Musical theatre dance has a specific style, no matter if we’re talking about “Hamilton” or “Hairspray”. Today is perhaps the best time to be alive in terms of being able to explore different styles. “Study the musical theater greats!” insists Ashley. “Watch Fosse, Jerome Robbins, Michael Bennett, and the people choreographing on Broadway now! Style is super important, and useful for characterization, and you learn style by watching. YouTube is a fantastic tool, and not something my generation had growing up, so thank your lucky stars and go watch!” Musical theatre is, of course, best when you experience it live in the theatre, and Jessica says, “SEE MUSICALS THAT COME TO YOUR CITY. Touring shows play all over the country and can be accessible to a lot of dancers and dance educators. Could there be a more fun way to do research than seeing a live show?” Additionally, many touring shows work with companies that source the cast out to teach at studios in each city. Students and teachers can benefit from learning choreography from the show from the people performing it each night.

It’s safe to say that many competition judges have the same pet peeve about musical theatre dance - lip syncing. As in, they don’t like it. Now, this is not across the board, but Ashley and Jessica agree, lip syncing can be distracting and unnecessary. Ashley makes a good point, saying that “it is really hard to be convincing in your characterization when the singing is clearly not coming from your vocal cords, and you often end up relying on the choices the singer has made, rather than allowing yourself the freedom to make your own choices. I think that you should either act without mouthing the words or, better yet - actually sing!!!! Even if you’re not a singer, I give points when I see a dancer dancing and singing at the same time. It’s hard, yes, but that is what all musical theater performers have to do in the real world. Why not develop those skills now?” At some events, there is a Song and Dance category in addition to Musical Theatre, which is an excellent option for dancers who are also training vocally. There are very few “dancer only” tracks in the musical theatre world, so adding singing into your musical theatre training might put you ahead of the game if you choose to pursue musical theatre dance as a career. Jessica says, “In true musical theatre performances, you would not be lip syncing but actually singing. But if you are going to lip sync, every word music be lip synced. It’s funny to me how many times I am watching a dancer lip sync their song and then go into a difficult jump, turn, kick, or gymnastics trick and stop lip syncing completely. I often tell dancers to pretend like their voices are coming out of the speakers and to imagine if they stopped lip syncing, the music would stop, too.” Whether you choose to lip sync or not, consistency is a must! And just for fun, if you do have a number that’s choreographed to be lip synced, give it a try without it. Challenge yourself to add something else to bring the character to life without relying on mouthing the words.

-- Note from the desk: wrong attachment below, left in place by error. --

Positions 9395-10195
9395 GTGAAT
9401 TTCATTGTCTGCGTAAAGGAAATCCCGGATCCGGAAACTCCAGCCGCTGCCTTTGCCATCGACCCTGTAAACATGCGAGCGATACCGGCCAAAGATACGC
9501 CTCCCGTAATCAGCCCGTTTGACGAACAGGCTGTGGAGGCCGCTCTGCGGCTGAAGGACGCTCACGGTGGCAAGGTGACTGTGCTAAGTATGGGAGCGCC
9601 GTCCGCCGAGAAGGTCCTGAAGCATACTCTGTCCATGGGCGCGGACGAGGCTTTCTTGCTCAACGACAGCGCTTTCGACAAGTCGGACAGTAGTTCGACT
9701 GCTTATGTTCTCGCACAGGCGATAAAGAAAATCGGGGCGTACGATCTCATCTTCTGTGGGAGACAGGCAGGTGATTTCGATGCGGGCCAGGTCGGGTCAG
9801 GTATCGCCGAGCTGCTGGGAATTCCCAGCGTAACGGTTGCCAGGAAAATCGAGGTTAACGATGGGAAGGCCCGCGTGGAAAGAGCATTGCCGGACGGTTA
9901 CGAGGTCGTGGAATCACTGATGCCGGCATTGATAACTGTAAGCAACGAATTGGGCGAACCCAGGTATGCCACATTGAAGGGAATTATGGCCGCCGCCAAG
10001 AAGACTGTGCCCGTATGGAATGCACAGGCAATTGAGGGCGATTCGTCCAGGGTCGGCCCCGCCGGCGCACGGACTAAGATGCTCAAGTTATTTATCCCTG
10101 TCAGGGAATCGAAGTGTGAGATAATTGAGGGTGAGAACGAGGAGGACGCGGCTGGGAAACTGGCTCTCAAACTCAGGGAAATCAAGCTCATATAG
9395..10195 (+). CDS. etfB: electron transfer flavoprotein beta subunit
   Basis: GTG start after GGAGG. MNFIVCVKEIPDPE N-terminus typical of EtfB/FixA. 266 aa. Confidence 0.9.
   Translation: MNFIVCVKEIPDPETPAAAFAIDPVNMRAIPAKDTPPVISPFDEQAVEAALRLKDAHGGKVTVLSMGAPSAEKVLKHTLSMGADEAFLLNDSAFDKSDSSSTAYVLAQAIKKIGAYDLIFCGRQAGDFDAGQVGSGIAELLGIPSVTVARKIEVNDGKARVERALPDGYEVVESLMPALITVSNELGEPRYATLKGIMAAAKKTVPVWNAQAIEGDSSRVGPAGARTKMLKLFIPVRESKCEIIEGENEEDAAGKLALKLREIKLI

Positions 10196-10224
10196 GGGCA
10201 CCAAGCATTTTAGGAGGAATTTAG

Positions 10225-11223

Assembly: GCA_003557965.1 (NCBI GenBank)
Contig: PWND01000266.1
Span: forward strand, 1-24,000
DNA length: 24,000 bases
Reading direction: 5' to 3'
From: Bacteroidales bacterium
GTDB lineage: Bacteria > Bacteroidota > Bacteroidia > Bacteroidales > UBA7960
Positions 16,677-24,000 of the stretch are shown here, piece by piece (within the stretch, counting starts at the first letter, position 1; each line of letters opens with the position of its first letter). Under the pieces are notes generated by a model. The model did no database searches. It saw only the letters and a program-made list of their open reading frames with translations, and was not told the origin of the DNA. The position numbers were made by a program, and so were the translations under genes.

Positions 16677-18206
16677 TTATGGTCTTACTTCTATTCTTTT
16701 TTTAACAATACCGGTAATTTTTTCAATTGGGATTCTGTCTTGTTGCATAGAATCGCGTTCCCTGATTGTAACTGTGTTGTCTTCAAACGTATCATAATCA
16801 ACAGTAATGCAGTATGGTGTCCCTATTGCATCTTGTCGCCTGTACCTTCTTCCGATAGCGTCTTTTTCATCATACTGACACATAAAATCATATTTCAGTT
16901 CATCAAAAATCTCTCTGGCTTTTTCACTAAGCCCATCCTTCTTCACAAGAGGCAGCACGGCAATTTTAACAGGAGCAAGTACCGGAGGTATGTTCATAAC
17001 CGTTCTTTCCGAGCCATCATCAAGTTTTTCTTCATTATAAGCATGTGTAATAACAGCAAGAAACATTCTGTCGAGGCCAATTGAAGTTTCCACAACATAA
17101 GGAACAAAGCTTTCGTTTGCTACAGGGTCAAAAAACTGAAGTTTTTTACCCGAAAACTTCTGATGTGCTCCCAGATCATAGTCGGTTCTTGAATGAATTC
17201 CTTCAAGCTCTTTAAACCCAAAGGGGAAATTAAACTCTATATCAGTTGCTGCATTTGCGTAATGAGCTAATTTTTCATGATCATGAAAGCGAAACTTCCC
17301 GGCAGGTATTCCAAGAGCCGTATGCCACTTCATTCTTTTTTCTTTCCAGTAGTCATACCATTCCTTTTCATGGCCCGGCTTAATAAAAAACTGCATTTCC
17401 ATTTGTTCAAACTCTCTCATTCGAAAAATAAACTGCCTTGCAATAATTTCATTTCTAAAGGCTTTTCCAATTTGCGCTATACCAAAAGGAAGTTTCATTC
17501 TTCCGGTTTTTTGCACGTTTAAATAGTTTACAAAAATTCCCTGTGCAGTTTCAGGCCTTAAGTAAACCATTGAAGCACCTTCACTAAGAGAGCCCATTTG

The musical theatre dance category at competition is always a breath of fresh air for the judges. When done well, a musical theatre number can be exciting, smart, fun for the audience and a stand out during the day. Take the time to search out less well known musicals, do your research, and at the end of the day, have fun telling your story, because that’s what it’s all about!


Photos provided by Diva Dance Competition